fighting-sea-lions

*Note: the featured image is NOT social commentary, just the best creative commons representation of an argument that I could find…*

On Twitter on a Saturday morning for five minutes and I’m already rolling my eyes. Here we go again. For those of you who don’t use social media, the “diaspora wars” refers to a regular cycle of social media arguments where West Indians, Africans and Black Americans “war” to claim which one is the best. It’s an argument that I’m not interested in at all so this post is not going to contain any argument “for” or “against” any group of black people. (Reminder, we are all black.) What I’m interested in exploring is the anti-blackness that inevitably crops up amongst ALL groups of social media users.

No matter what region in the world they’re arguing in favor of, black participants in the diaspora wars almost always rely on racial stereotypes created by white people about black people globally. i am 100% uninterested in “calling people out” but I am interested in accusing every single person who has ever engaged in this argument to closely examine what insults they turn to when they feel defensive about their current homeland.

So this is less about the “diaspora wars” and more about what they bring out of us.

Some insults rely on classism:

– Caribbean people are poor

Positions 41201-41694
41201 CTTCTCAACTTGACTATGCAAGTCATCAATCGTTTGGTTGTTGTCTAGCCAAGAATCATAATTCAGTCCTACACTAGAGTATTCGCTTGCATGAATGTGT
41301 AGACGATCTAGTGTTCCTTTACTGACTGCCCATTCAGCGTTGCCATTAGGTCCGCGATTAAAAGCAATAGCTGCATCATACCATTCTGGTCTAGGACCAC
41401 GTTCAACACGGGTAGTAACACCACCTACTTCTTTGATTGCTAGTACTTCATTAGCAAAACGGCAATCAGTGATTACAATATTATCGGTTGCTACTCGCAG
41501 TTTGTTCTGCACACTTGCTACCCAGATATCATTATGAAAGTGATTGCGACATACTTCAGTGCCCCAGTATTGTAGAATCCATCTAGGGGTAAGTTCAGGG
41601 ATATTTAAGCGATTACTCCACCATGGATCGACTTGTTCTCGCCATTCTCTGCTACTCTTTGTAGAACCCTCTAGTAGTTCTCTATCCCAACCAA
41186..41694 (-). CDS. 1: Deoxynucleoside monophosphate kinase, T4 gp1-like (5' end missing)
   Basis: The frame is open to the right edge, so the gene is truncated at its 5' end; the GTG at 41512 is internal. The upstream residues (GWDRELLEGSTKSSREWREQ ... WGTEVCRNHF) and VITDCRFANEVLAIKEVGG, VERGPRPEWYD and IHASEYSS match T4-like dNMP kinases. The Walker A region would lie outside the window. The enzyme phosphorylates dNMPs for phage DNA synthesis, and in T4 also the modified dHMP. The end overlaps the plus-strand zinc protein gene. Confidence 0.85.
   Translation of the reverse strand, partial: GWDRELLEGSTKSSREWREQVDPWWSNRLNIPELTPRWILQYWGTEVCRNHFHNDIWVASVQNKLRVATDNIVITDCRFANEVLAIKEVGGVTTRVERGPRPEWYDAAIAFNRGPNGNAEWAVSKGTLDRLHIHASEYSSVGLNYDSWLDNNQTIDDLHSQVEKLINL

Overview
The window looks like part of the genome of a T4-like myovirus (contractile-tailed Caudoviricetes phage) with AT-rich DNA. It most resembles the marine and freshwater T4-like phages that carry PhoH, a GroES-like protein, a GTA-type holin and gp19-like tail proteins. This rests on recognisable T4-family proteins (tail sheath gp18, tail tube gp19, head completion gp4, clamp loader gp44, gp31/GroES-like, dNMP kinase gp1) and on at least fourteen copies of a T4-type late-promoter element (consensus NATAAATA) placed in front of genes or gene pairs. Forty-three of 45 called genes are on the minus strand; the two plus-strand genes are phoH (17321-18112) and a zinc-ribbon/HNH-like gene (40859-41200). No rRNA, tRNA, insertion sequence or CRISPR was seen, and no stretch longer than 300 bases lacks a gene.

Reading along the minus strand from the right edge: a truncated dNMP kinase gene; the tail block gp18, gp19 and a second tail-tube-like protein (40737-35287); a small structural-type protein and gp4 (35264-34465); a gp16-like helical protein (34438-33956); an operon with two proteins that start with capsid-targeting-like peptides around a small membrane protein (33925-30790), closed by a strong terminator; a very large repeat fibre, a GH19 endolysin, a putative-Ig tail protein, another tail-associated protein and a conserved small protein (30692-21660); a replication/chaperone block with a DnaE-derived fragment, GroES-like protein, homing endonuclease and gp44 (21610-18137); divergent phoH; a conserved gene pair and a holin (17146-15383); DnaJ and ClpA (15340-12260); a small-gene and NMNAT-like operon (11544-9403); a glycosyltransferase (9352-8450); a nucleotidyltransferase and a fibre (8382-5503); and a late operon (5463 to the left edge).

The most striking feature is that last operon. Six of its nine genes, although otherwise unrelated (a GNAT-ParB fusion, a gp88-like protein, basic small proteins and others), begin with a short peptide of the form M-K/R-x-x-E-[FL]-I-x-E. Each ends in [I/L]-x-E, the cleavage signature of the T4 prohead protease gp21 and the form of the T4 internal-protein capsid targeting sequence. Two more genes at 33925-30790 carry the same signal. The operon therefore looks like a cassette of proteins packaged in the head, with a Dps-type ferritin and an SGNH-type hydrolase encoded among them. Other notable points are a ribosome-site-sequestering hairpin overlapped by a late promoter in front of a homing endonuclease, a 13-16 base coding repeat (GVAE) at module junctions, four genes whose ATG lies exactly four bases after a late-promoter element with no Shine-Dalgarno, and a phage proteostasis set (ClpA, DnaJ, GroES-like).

– Black Americans live in ghettos

– Africans live in huts

Some insults rely on general anti-black stereotypes:

– Black Americans have no culture outside of “ebonics”

– Caribbean people only have reggae

– Africans have no culture

– Each group accuses the other of not being as intelligent due to school success, neglecting the different factors that account for the different statistics reported by white media publications.

Some insults rely on homophobia or sexism:

– Slurs are targeted at different groups of people

– Misogynistic comments are made about women from each region

Needless to say, this is wrong. While it is natural to become defensive when someone attacks your homeland, there are other ways to respond to abusive behavior that don’t involve invoking anti-blackness or homophobia or misogyny. Degrading the traits of other black people that have been used historically by Europeans to justify slavery and colonization is harmful to our entire community.

Personally, I’m a fan of the block button. (Really, a big fan of the block button. We’re getting married in June.) You can also do your own research and figure out more effective strategies that will keep you safe from the effects of these harmful comments without causing you to feel passive. Check out this link for more information on dealing with social media trolls.

Whatever way you decide to handle the diaspora wars, I urge you not to put forth more anti-blackness into the world. When you attack the humanity, culture or the identity of another black person I believe you are doing nothing more than attacking your own identity. This isn’t saying that we should all just “love” each other and hold hands. There are bound to be abusive people everywhere who incite these social media wars for the purpose of boosting their own self-esteem and hurting others.

Find strength in your racial identity somewhere else. I promise you, building up a more positive sense of your own blackness without trashing Africans, Caribbean people or Black Americans will only benefit you in the long run. Let those who want to fight the useless battle do so without ruining your peace of mind or compromising your self-esteem by building it off another person’s pain.

Leave a Reply

Your email address will not be published. Required fields are marked *